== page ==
The trade press loved Reading. Air Progress magazine lent its name to one of the most popular affairs: a cocktail party on the Tuesday night of show week at posh Stokesay Castle. On Wednesday nights, everybody went to a bash at Reading Motor Inn, hosted by Ziff-Davis, then publisher of Flying and Business and Commercial Aviation magazines. “We would have 2,000 people at a Reading cocktail party,” says Dick Aarons.
Jack Czarnecki remembers what the influx of partiers meant to the town of Reading. In 1916, his grandfather, Joe Czarnecki, had opened a bar in the town, later selling it to Jack’s dad. “Joe’s Restaurant” became one of the more upscale establishments in Reading, famous for dishes featuring locally grown mushrooms. According to Jack Czarnecki, his father transformed the business into a fine restaurant “when the Reading show started building” and later sold it to him. Czarnecki cherishes a letter he got one year from Moya Lear, wife of the energetic businessman who gave the world the Learjet, raving about the food and hospitality.
(Dick Aarons remembers Joe’s: “A mushroom restaurant on the first floor of a Victorian house. Every dish had some component of mushroom and the walls were hung with mushroom portraits. Joe’s martinis were served with a mushroom garnish. It was hard to find a mushroom tough enough to stand up to a martini.”)
“I think exhibitors would return every year for the food and parties, not the airshow,” says Czarnecki. “During show week it was like every night was Saturday, a party. You would have large aviation fuel companies like Texaco and Mobil, airplane design companies. This was the day of the three-martini lunch and no end in budget,” he says.
Cessna’s representative at the 1978 airshow defended such expense to the Reading Air Show Daily News, saying, “There’s talk about the high costs of attending shows like Reading, but our dealers invite prospects here as their guests and show them some of the models that they might not have in stock. We are convinced that the resulting sales more than offset the cost of the [hospitality] program.”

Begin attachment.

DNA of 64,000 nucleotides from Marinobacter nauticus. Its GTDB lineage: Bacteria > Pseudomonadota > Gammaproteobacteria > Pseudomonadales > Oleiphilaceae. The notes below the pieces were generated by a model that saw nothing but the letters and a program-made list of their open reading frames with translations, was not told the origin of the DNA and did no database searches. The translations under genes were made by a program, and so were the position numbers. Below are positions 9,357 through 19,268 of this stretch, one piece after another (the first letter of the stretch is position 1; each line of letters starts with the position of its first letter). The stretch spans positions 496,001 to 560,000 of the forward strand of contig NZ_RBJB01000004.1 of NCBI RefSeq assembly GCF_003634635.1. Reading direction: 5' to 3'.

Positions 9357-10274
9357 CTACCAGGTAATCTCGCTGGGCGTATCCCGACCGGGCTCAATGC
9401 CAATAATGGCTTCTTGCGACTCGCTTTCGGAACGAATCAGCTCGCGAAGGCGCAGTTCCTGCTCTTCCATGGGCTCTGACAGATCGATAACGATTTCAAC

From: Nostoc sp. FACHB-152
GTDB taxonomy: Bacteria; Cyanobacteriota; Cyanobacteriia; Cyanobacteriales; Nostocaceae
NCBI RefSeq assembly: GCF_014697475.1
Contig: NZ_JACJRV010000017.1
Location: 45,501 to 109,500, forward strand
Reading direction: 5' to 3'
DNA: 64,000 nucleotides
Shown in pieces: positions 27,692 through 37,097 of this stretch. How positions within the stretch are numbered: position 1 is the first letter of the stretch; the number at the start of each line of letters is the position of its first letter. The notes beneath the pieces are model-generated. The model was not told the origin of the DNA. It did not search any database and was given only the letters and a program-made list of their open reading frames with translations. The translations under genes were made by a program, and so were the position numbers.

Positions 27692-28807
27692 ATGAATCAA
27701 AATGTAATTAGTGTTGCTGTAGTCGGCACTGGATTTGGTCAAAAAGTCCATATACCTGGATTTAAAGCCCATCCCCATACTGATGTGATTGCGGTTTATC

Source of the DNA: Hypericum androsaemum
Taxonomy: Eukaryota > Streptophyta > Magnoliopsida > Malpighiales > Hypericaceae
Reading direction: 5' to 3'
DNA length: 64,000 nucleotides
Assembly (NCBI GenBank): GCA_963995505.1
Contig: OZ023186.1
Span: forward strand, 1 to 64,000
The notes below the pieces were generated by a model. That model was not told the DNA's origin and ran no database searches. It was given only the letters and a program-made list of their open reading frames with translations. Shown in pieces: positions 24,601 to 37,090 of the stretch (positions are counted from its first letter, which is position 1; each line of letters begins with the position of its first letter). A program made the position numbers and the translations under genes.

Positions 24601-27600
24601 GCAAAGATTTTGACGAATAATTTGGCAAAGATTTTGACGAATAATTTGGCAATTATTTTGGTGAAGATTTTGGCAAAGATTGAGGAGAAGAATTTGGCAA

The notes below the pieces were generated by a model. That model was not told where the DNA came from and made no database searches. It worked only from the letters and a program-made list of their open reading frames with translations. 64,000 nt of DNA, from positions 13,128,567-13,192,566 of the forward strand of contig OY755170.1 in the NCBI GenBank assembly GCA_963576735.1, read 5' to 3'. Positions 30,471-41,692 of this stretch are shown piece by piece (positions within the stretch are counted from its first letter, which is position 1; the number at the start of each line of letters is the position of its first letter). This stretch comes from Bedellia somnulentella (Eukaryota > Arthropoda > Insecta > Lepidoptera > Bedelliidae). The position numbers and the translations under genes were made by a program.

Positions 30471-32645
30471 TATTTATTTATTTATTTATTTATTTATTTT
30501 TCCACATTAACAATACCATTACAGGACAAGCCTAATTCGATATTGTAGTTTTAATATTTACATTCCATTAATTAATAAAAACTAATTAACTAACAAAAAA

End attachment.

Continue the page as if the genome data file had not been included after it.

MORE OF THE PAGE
“I don’t remember that we sold anything at Reading,” admits Torch Lewis. “We developed good pros-pects, especially if Bill Lear came. He was a great attraction.”
Former air controller John Cianci speaks in a confident voice known to tens of thousands of pilots as Reading Three. (Those who don’t recognize the voice would be tipped off by his license plates: “RDG-3.”) An area supervisor when he retired from the FAA in 1990, Cianci has amassed a collection of 4,500 photographs taken at Reading shows between 1946 and 1980, news clippings and memorabilia from those years, and a few unusual artifacts. The lights in his basement rec room are controlled by levers on a panel that looks like part of a sound system but is in fact the airfield lighting control panel from the old Reading tower. Switch on Runway 18/36, and runway end indicator lights over the bar come on. What were once runway threshold lights illuminate his front walk.
Cianci was one of 12 full-time controllers at the Reading Airport; during the shows, 20 or more crowded the tower cab. “We would have holding patterns in three locations around Reading,” he explains. “In 1966 there were 118 waiting. [The FAA] had regulations that the whole runway was yours once you got clearance for landing or takeoff and that really backed them up. One pilot finally had to return to Wilmington, Delaware, to refuel.”
That year FAA officials sat in on cab operations and, based on Reading patterns, amended air traffic procedures (ATP) 7110 to apply not just to airshows but to all commercial operations. The procedures thereafter eliminated the need to reserve the entire runway for a single arriving or departing aircraft. For the first time, single-engine Cessnas could arrive in trail at 3,000-foot intervals, or depart when the aircraft ahead was 2,500 feet down the runway.
The tower was the best seat in the house for flight demonstrations, which filled the afternoons and were interrupted only long enough to allow Allegheny Airlines to fly its scheduled runs to the airport. Each commercial product was alotted a six-minute slot for display, though exhibitors could buy two slots and fly for 12 minutes. Airshow star Bob Hoover demonstrated Rockwell’s Aero Commander. “Reading was Hoover’s first civilian airshow,” says Breithaupt. “He was young and we took a chance, and paid him cash on top of Rockwell’s fee. As a Commander dealer, we always had a plane on the rack for him.”
On the weekend, Hoover also flew his P-51 Mustang in a routine that took full advantage of Reading’s topography. The banks of the nearby Schuylkill River are precipitously steep. Hoover would depart from Runway 13, then sink and streak along the river 70 feet below eye level, leading the crowd to believe he had crashed. He would then fly north and pop up to surprise the crowd at the airport’s other end.
In 1970, Cianci recalls, Hoover’s feigned crash almost came true. He had practiced his routine on Friday afternoon without incident, but on Friday evening the local utility had strung a cable across the Schuylkill, preparing to feed power to a new housing development. During Saturday’s airshow, Hoover clipped the new wire with his left wing and it ripped away almost 10 inches from the wingtip. “Three inches lower and it would have sliced off the wing,” says Cianci. Hoover kept going, the crowd unaware that he had run into real trouble.